Looking west towards the eastern parapet of Old Lane railway bridge at Britannia in January 2016. The photographer is standing on the infilled and landscaped site of the former double-track Rochdale to Bacup railway which was dismantled in 1964. Britannia station was on the far side of Old Lane bridge.
Photo by Alan Young

Looking south- east at Britannia, Lancashire towards Shawforth. Rochdale Road (A671) is to the left, and the landscaped area ahead has been created by infilling the deep cutting through which the Rochdale-Bacup railway passed at its 967ft summit. On the far right is the upper part of a stone retaining wall of the railway cutting.
Photo by Alan Young

Looking south-east along the course of the former Rochdale-Bacup railway near Britannia. The line was in a cutting, filled in at this point about 400yd from Britannia towards Shawforth station. The upper part of the stone retaining wall of the cutting is to the right. The 967ft summit of the railway was about 100yd ahead in the area now turned over to woodl.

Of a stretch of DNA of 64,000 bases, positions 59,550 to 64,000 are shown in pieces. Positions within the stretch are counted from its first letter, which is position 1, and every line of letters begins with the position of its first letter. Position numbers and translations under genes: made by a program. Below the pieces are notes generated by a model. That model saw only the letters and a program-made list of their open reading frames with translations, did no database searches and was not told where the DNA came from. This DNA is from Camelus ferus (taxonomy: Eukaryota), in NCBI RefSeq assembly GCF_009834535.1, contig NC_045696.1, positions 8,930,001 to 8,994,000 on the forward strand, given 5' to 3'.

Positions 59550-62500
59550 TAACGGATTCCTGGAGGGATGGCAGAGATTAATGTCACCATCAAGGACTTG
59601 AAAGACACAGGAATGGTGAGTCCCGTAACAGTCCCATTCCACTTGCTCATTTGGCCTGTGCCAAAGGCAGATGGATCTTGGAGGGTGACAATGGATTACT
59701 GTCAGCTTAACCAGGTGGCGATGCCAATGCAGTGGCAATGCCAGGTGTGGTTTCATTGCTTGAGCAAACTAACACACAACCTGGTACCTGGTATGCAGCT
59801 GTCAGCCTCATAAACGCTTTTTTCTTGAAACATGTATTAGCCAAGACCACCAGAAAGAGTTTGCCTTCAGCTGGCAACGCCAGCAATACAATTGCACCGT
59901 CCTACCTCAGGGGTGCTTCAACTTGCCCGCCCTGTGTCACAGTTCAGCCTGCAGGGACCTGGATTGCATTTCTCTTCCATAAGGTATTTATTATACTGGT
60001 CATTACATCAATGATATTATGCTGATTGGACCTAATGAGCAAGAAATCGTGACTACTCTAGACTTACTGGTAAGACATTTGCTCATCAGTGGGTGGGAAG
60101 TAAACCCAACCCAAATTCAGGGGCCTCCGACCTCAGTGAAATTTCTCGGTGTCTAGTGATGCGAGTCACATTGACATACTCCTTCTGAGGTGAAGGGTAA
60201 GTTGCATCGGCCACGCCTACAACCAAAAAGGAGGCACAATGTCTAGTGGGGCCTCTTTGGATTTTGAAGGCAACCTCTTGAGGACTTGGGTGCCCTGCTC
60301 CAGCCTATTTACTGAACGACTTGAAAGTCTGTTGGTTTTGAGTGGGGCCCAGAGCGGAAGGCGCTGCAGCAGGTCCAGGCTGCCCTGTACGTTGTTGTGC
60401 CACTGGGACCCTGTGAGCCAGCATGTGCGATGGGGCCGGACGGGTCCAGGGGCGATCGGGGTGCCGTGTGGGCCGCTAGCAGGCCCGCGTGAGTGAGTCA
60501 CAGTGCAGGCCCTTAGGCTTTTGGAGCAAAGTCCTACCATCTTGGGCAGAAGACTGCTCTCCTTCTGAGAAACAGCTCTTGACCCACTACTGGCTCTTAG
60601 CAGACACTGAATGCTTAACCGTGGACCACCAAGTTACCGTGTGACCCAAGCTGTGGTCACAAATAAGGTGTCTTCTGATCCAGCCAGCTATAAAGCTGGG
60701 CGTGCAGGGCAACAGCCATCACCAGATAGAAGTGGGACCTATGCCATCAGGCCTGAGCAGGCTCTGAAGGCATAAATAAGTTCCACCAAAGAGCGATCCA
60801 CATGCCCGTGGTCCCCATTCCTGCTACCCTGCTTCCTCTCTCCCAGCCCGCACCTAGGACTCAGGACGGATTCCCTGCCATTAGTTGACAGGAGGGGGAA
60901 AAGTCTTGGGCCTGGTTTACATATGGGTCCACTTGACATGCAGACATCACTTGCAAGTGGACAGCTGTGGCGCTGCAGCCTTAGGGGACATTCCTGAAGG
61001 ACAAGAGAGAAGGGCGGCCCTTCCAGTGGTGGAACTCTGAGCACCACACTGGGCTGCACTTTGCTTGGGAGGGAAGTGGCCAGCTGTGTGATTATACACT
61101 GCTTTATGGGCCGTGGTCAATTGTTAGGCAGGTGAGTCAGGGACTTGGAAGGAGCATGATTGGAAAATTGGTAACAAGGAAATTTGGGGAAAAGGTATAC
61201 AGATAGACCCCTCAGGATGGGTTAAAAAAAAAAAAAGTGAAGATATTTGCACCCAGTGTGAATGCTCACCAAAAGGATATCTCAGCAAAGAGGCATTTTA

Photo by Alan Young

Looking south-east along the course of the former Rochdale-Bacup railway near Britannia. To the left is Rochdale Road (A671) with Shore Service Station, which can be seen on one of the 1961 views. The railway was in a cutting at this point and was infilled and landscaped many years ago; the rails were removed in 1964. The 967ft summit of the line was about 100yd ahead. The path veers to the left off the course of the railway beyond the fence.
Photo by Alan Young

The completed tarmac path on the infilled site of Britannia station, looking east in May 2016.
Photo by Alan Young

Looking west, about 250yd west of the site of Britannia station in May 2016. On the right, beside the trees, is the railway trackbed between Britannia and Bacup, now used as a footpath. The line was on a downhill (towards Bacup) gradient of 1 in 35. The man and his dog are on a near-level parallel path which formerly carried a siding towards Deans Greave Colliery, closed in the 1890s. Beyond the retaining wall on the left, the mineral line from Britannia Quarries, high up on the moors, formerly descended to Britannia station. In the distance is the chimneystack of Britannia Mill, the premises of the Lancashire Sock Company.
Photo by Alan Young